together with procedures applying thereto, into Title 17,
California Administrative Code and directing the Executive
Officer to recommend that local districts with source testing and
other special testing capabilities also adopt a schedule of fees
for such testing.

                                  SUMMARY

Source testing and other special tests are necessary techniques
for determining whether emission sources are operating in
compliance with applicable emission and other limitations,
especially those governing non-visible emissions, and for
verifying the accuracy of in-stack monitors operated by emission
sources.  Source testing is also valuable as a means of
evaluating the performance of emission control equipment and
techniques.  Section 41510 of the Health and Safety Code
authorizes the Executive Officer of the Board to secure samples
of emissions from air pollution emission sources.  Section 41512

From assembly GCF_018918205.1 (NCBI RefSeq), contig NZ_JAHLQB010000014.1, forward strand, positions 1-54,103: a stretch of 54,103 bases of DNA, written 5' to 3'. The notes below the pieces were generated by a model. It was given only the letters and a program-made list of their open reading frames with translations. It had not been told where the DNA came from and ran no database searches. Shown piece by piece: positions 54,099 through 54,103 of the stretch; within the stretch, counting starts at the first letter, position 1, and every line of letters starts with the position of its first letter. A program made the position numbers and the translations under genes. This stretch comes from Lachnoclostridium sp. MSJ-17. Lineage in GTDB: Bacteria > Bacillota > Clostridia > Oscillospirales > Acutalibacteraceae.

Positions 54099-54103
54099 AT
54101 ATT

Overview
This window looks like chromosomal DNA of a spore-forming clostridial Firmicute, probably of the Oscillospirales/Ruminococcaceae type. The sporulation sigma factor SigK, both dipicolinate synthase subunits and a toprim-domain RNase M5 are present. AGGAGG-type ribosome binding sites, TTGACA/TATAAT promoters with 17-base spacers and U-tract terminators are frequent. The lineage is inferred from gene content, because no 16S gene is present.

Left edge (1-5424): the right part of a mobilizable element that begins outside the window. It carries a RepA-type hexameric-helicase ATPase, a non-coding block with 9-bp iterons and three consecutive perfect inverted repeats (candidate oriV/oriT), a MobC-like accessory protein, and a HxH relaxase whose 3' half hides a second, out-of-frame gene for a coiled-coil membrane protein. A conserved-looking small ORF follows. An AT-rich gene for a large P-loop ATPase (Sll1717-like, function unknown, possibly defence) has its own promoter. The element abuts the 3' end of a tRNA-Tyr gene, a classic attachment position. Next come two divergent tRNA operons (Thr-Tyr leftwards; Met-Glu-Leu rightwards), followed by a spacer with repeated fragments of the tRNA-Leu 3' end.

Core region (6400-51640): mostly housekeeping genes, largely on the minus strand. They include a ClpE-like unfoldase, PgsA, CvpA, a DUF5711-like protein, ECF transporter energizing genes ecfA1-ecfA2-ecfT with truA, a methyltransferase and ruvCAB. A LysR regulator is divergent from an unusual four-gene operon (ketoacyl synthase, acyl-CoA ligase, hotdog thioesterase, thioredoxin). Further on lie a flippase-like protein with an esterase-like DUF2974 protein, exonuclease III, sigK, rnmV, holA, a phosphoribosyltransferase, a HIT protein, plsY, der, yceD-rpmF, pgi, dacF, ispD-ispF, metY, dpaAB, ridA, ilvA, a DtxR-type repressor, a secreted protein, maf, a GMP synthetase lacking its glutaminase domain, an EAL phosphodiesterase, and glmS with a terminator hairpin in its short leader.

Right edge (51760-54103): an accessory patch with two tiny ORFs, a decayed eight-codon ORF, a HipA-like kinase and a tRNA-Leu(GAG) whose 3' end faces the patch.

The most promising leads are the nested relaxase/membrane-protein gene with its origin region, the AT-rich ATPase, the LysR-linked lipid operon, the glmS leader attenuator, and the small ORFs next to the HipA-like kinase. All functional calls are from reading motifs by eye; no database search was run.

of the Health and Safety Code gives the Board the discretion to
establish a schedule of fees not exceeding its costs associated
with securing such samples.  To date, the staff has been funding
its source testing and other special testing operations from
monies included in the annual budget allotments to the Board. 
The costs of these operations have included a basic source test
cost of 1,270 dollars per test, plus additional, pollutant-
specific test costs ranging from 25 dollars per sample to 335
dollars per sample, and approximately 1,220 dollars for each day
of continuous source testing.  In addition, costs for special